Missing the Point: Activists Attacking Parody and Satire

– by The Shitty Activist
angry_ostrichActivists all too often get the reputation of being humorless malcontents taking themselves far too seriously, compelled to complain about something – anything! – in a vain effort to alleviate some of their own personal misery by spreading it to others.

I obviously disagree with this statement…except in the case of activists attacking creators of parody or satire, people using a sense of humor to raise consciousness on an issue.

Not everyone is convinced by protest marches, chanted slogans, or scientific studies. Many people believe what they’re going to believe, and a rational argument probably isn’t going to do much to change their opinion.

But what if, instead of getting in their face, you slip past their defenses by making them laugh? Wouldn’t they be more likely to consider an opposing view? Laughing is a pleasant sensation, and people are largely motivated by how they feel. If your issue makes them feel all tingly, might they not be more open to it, if only unconsciously?

Even if it doesn’t do all that, parody and satire are still effective ways for activists in the trenches to relieve stress and recharge a bit from the constant battle. A happy activist is an effective activist.

Naturally, a sense of humor is a subjective thing, so not everyone is fond of every attempt of humor. However, some activists find nothing funny at all to do with the causes they dedicate their lives to, and are automatically defensive at anything that appears to make light of them. But just because satire it isn’t your cup of tea doesn’t mean that others don’t enjoy it, or that it’s not a useful tool in the activist toolkit.

Still, it’s not unusual for activists to go on a rampage against satirists for their efforts to advance the exact same cause, simply using a different strategy. One prominent example of activists not getting satire involved a Twitter hashtag campaign to try to cancel the Colbert Report.

For those who don’t know, from 2007 until 2015, comedic actor Stephen Colbert played the character of a right-wing pundit hosting his own TV talk show, where almost everything out of his mouth was a parody of the often-emotional, conservative opinions of folks such as Rush Limbaugh, Sean Hannity, Glenn Beck, and Bill O’Reilly.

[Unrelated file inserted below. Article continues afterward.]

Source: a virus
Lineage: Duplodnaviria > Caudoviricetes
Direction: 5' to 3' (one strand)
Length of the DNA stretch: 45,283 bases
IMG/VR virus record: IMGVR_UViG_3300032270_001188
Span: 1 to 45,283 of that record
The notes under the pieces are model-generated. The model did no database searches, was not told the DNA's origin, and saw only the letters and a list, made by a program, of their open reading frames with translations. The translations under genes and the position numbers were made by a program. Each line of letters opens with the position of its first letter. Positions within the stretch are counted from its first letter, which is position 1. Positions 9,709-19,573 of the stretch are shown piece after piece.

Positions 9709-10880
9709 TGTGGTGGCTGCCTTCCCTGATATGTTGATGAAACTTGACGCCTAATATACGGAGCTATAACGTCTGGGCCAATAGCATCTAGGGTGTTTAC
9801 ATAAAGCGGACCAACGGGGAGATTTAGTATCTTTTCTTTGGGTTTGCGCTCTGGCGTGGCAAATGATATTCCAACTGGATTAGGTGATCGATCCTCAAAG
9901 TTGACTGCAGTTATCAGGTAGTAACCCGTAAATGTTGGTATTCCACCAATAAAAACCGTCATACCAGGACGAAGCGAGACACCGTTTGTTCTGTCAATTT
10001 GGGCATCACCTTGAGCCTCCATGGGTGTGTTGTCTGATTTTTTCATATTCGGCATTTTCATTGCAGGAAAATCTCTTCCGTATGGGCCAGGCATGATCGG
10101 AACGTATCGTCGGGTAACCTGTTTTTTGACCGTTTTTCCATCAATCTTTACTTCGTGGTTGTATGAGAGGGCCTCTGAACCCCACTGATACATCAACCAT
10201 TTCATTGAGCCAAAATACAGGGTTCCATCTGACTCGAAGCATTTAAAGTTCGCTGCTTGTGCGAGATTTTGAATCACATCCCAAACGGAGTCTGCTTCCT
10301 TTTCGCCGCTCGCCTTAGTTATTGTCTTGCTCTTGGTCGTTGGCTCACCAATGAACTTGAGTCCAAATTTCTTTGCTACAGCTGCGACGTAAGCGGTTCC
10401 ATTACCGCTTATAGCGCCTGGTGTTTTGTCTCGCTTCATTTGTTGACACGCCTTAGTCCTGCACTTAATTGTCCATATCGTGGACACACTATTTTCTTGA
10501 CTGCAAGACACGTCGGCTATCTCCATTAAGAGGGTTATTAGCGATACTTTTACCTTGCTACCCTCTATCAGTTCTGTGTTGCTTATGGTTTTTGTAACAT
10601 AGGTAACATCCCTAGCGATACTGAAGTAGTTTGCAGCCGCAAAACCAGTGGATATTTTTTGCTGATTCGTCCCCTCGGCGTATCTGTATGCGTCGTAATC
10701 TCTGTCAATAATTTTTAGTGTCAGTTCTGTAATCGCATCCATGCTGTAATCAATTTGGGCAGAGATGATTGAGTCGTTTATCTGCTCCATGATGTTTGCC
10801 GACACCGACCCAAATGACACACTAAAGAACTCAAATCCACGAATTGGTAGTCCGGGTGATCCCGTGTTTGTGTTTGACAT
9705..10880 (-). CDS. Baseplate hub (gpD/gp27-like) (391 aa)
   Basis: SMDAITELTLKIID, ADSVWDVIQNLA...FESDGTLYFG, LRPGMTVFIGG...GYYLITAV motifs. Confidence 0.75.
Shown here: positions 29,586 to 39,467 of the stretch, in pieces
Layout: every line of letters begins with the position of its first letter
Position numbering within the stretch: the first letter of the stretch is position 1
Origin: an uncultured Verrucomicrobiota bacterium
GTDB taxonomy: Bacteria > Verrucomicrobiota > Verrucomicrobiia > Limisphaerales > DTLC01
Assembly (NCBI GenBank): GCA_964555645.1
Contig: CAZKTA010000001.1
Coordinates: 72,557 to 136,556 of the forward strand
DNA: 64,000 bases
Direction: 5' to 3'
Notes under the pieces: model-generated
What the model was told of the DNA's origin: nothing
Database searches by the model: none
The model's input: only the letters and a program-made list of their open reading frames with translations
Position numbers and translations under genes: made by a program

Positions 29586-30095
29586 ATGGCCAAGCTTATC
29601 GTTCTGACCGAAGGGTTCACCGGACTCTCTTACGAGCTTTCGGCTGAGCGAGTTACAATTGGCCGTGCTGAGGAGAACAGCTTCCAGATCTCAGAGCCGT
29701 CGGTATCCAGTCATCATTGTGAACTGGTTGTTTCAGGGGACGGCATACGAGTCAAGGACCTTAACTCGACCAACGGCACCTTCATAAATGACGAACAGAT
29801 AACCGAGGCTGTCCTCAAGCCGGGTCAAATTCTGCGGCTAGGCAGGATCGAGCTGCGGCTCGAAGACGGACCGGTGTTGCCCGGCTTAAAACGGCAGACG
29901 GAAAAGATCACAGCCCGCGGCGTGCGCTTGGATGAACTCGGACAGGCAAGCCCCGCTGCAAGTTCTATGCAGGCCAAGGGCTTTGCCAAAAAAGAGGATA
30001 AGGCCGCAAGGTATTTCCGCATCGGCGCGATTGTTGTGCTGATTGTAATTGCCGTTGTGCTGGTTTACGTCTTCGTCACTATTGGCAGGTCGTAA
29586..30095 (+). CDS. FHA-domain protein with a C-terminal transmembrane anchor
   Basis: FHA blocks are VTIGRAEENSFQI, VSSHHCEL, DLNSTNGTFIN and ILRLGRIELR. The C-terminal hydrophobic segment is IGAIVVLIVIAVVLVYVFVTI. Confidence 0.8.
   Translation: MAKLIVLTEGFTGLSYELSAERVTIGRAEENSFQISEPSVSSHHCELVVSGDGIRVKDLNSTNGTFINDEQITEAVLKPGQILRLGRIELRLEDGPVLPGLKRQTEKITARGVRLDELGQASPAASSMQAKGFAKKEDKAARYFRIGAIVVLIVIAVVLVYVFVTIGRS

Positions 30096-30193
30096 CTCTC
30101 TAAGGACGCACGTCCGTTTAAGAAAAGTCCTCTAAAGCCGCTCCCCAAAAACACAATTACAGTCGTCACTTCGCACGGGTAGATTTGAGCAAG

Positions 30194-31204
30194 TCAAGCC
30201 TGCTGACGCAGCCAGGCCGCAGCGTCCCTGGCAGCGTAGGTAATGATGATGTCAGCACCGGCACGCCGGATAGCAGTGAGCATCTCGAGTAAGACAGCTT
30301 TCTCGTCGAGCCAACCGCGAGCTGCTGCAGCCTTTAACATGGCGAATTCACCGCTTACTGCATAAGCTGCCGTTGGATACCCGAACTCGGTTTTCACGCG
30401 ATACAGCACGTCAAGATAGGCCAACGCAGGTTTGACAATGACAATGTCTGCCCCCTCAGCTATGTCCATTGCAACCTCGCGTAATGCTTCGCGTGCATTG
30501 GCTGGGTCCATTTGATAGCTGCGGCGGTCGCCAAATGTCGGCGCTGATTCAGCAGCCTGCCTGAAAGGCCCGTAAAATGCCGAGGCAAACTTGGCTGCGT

In one instance in 2014, the Report decided to call attention to a campaign Native Americans had launched to change the name of NFL team, the Washington Redskins, to something not widely considered to be a racial slur. In obvious response to the controversy, the owner of the team started a foundation called the Washington Redskins Original Americans Foundation.

The silliness of using a name that many Native Americans find offensive in the title of the foundation that is supposed to help their cause wasn’t lost on the Report, and they sent out a Tweet highlighting its asininity by paralleling the same scenario using another ethnic group. The Tweet read: “I am willing to show #Asian community I care by introducing the Ching-Chong Ding-Dong Foundation for Sensitivity to Orientals or Whatever.”

An activist who had previously been successful in using hashtag activism on Twitter to protest racism against Asian-Americans, was so off-put by the parody that she started #CancelColbert, an campaign to encourage Comedy Central to cancel the show.

Clearly, the activist knew the Colbert Report was satire – probably the most popular version of it in the U.S. – but still she said she was offended by the bit, calling it out as racism, instead of the clearly intended condemnation of racism.